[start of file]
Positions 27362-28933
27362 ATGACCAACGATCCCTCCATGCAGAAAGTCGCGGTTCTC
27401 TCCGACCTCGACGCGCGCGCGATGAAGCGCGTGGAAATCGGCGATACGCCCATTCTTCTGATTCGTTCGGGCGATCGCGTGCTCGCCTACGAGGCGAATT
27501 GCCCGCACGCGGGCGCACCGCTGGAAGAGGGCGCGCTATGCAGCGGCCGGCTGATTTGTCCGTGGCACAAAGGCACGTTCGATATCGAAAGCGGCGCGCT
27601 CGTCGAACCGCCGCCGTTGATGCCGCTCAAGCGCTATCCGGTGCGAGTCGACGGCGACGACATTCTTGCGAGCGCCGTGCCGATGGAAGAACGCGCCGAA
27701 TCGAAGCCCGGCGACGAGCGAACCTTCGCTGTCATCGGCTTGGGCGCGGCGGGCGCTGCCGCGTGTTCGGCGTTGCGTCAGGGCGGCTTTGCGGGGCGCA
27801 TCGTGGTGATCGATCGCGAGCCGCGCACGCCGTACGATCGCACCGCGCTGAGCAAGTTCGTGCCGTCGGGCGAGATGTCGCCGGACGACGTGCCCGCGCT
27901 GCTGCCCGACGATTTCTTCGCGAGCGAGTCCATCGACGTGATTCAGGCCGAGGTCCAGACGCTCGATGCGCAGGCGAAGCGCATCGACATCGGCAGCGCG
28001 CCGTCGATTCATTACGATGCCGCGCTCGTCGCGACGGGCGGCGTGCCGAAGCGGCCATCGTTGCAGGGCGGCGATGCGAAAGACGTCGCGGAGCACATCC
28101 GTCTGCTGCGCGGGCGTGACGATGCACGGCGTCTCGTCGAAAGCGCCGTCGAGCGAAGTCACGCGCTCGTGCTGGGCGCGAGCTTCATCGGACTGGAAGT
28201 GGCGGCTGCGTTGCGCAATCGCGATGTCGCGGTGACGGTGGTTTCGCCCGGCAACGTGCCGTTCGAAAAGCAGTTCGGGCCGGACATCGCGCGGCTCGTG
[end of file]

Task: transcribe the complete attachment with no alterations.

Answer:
Positions 27362-28933
27362 ATGACCAACGATCCCTCCATGCAGAAAGTCGCGGTTCTC
27401 TCCGACCTCGACGCGCGCGCGATGAAGCGCGTGGAAATCGGCGATACGCCCATTCTTCTGATTCGTTCGGGCGATCGCGTGCTCGCCTACGAGGCGAATT
27501 GCCCGCACGCGGGCGCACCGCTGGAAGAGGGCGCGCTATGCAGCGGCCGGCTGATTTGTCCGTGGCACAAAGGCACGTTCGATATCGAAAGCGGCGCGCT
27601 CGTCGAACCGCCGCCGTTGATGCCGCTCAAGCGCTATCCGGTGCGAGTCGACGGCGACGACATTCTTGCGAGCGCCGTGCCGATGGAAGAACGCGCCGAA
27701 TCGAAGCCCGGCGACGAGCGAACCTTCGCTGTCATCGGCTTGGGCGCGGCGGGCGCTGCCGCGTGTTCGGCGTTGCGTCAGGGCGGCTTTGCGGGGCGCA
27801 TCGTGGTGATCGATCGCGAGCCGCGCACGCCGTACGATCGCACCGCGCTGAGCAAGTTCGTGCCGTCGGGCGAGATGTCGCCGGACGACGTGCCCGCGCT
27901 GCTGCCCGACGATTTCTTCGCGAGCGAGTCCATCGACGTGATTCAGGCCGAGGTCCAGACGCTCGATGCGCAGGCGAAGCGCATCGACATCGGCAGCGCG
28001 CCGTCGATTCATTACGATGCCGCGCTCGTCGCGACGGGCGGCGTGCCGAAGCGGCCATCGTTGCAGGGCGGCGATGCGAAAGACGTCGCGGAGCACATCC
28101 GTCTGCTGCGCGGGCGTGACGATGCACGGCGTCTCGTCGAAAGCGCCGTCGAGCGAAGTCACGCGCTCGTGCTGGGCGCGAGCTTCATCGGACTGGAAGT
28201 GGCGGCTGCGTTGCGCAATCGCGATGTCGCGGTGACGGTGGTTTCGCCCGGCAACGTGCCGTTCGAAAAGCAGTTCGGGCCGGACATCGCGCGGCTCGTG